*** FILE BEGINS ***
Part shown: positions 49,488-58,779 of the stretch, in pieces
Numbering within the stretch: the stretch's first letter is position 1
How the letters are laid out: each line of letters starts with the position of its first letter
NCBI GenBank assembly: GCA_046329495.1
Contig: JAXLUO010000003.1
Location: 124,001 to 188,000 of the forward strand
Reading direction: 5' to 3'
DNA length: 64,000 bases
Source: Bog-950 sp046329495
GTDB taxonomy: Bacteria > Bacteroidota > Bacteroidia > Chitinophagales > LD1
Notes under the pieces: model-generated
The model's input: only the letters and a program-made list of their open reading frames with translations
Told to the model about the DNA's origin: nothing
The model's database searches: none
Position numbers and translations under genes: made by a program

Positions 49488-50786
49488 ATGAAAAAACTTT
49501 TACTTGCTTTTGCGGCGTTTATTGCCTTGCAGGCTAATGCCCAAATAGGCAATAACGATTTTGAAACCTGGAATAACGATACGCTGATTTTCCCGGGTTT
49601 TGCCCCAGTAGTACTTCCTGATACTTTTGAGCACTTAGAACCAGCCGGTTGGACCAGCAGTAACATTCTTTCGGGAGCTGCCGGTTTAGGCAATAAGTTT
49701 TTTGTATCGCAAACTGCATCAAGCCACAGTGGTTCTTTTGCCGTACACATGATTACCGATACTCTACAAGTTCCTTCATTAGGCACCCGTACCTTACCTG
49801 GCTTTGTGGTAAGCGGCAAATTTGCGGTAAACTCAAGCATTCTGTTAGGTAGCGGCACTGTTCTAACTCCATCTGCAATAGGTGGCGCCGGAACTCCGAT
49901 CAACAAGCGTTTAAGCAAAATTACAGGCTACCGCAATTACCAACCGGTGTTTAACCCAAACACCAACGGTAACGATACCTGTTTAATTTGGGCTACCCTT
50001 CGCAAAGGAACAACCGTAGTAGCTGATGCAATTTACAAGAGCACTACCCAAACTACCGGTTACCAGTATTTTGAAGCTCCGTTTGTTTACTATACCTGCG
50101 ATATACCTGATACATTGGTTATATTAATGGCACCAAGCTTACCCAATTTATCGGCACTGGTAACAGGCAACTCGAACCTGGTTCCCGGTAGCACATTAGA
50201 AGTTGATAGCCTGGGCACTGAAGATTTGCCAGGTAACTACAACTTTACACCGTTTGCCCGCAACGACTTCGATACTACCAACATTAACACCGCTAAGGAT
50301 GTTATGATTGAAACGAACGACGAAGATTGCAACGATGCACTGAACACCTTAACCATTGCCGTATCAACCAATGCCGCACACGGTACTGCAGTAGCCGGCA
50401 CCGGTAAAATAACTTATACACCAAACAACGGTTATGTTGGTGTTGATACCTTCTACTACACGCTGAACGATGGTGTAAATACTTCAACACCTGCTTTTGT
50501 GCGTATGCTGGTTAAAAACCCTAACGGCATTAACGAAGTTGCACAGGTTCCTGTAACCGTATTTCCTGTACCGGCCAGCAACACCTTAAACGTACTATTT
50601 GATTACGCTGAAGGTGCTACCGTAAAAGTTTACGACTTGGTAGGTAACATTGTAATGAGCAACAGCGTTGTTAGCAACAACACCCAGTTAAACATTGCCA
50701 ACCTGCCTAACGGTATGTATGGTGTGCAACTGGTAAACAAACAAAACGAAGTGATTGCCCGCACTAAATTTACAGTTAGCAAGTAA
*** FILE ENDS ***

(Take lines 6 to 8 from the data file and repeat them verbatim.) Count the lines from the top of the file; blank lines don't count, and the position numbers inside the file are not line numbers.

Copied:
Location: 124,001 to 188,000 of the forward strand
Reading direction: 5' to 3'
DNA length: 64,000 bases